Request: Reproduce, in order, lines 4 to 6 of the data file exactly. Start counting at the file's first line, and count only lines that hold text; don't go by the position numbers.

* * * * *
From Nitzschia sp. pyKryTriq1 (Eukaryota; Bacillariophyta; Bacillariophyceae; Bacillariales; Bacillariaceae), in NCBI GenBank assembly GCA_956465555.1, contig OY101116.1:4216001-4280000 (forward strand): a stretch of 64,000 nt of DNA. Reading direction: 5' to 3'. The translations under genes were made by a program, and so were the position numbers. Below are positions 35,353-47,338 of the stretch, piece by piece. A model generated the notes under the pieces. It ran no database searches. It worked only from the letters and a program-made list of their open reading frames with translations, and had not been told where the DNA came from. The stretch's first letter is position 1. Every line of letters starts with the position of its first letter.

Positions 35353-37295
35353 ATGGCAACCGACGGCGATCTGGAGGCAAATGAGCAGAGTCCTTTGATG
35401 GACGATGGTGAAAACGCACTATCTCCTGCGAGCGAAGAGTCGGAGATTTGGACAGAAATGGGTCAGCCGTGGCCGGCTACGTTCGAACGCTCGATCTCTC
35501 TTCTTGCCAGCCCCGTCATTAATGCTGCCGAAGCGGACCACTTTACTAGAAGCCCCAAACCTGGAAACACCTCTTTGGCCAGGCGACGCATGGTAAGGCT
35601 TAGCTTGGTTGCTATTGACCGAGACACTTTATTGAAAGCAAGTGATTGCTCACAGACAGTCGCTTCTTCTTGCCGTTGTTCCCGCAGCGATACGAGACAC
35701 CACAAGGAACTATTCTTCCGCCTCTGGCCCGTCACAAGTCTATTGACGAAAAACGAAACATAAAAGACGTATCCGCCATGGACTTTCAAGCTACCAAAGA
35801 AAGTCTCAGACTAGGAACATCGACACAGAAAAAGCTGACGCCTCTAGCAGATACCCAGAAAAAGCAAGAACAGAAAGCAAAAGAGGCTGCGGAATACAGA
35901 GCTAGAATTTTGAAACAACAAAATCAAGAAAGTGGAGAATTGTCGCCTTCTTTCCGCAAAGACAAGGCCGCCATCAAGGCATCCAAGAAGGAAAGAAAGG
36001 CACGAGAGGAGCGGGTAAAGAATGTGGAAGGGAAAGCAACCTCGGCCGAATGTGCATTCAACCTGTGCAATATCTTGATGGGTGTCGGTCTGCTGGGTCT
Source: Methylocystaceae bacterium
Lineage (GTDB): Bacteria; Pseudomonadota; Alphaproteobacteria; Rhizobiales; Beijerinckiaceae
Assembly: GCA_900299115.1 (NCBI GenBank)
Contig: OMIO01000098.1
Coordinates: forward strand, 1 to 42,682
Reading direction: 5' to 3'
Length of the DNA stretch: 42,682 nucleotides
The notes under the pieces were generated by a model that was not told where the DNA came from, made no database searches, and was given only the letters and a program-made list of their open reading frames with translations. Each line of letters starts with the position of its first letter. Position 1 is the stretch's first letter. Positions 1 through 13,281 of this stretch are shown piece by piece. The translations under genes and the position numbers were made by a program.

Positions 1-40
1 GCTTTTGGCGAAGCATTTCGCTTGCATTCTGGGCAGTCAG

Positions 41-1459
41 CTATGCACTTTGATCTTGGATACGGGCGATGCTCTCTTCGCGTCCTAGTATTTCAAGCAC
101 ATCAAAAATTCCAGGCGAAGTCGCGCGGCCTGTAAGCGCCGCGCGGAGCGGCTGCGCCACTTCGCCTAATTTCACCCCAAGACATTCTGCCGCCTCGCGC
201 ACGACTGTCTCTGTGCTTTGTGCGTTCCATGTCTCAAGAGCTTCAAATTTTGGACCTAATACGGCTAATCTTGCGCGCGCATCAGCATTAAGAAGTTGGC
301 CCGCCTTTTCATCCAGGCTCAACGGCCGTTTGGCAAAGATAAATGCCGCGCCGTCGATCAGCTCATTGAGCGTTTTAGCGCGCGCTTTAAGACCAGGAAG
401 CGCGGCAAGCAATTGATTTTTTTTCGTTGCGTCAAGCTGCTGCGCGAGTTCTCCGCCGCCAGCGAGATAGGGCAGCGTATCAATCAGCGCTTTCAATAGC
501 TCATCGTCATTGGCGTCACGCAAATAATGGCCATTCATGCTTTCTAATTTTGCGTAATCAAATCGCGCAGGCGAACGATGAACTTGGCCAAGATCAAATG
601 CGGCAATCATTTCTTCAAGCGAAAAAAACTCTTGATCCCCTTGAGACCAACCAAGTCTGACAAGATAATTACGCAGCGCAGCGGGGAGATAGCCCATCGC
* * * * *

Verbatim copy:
35401 GACGATGGTGAAAACGCACTATCTCCTGCGAGCGAAGAGTCGGAGATTTGGACAGAAATGGGTCAGCCGTGGCCGGCTACGTTCGAACGCTCGATCTCTC
35501 TTCTTGCCAGCCCCGTCATTAATGCTGCCGAAGCGGACCACTTTACTAGAAGCCCCAAACCTGGAAACACCTCTTTGGCCAGGCGACGCATGGTAAGGCT
35601 TAGCTTGGTTGCTATTGACCGAGACACTTTATTGAAAGCAAGTGATTGCTCACAGACAGTCGCTTCTTCTTGCCGTTGTTCCCGCAGCGATACGAGACAC